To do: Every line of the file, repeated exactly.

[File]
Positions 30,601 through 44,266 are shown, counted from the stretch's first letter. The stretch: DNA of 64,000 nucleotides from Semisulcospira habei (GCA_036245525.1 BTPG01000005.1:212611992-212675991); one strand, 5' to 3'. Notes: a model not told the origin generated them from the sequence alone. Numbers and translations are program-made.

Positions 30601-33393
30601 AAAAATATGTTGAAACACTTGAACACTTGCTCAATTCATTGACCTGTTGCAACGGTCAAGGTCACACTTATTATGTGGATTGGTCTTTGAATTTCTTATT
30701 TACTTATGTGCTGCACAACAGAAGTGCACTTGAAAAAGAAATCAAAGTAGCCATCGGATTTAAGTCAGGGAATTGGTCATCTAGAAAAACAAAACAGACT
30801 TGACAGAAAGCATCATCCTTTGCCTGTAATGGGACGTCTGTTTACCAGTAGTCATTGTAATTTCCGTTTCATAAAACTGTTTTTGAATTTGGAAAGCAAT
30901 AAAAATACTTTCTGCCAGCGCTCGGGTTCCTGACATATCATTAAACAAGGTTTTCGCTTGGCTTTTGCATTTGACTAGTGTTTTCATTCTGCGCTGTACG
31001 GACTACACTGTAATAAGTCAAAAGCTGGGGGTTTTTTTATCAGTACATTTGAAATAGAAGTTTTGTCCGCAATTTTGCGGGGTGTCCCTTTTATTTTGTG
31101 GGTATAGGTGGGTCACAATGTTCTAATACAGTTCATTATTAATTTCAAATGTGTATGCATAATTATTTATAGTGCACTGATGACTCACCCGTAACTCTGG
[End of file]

Positions 30,601 through 44,266 are shown, counted from the stretch's first letter. The stretch: DNA of 64,000 nucleotides from Semisulcospira habei (GCA_036245525.1 BTPG01000005.1:212611992-212675991); one strand, 5' to 3'. Notes: a model not told the origin generated them from the sequence alone. Numbers and translations are program-made.

Positions 30601-33393
30601 AAAAATATGTTGAAACACTTGAACACTTGCTCAATTCATTGACCTGTTGCAACGGTCAAGGTCACACTTATTATGTGGATTGGTCTTTGAATTTCTTATT
30701 TACTTATGTGCTGCACAACAGAAGTGCACTTGAAAAAGAAATCAAAGTAGCCATCGGATTTAAGTCAGGGAATTGGTCATCTAGAAAAACAAAACAGACT
30801 TGACAGAAAGCATCATCCTTTGCCTGTAATGGGACGTCTGTTTACCAGTAGTCATTGTAATTTCCGTTTCATAAAACTGTTTTTGAATTTGGAAAGCAAT
30901 AAAAATACTTTCTGCCAGCGCTCGGGTTCCTGACATATCATTAAACAAGGTTTTCGCTTGGCTTTTGCATTTGACTAGTGTTTTCATTCTGCGCTGTACG
31001 GACTACACTGTAATAAGTCAAAAGCTGGGGGTTTTTTTATCAGTACATTTGAAATAGAAGTTTTGTCCGCAATTTTGCGGGGTGTCCCTTTTATTTTGTG
31101 GGTATAGGTGGGTCACAATGTTCTAATACAGTTCATTATTAATTTCAAATGTGTATGCATAATTATTTATAGTGCACTGATGACTCACCCGTAACTCTGG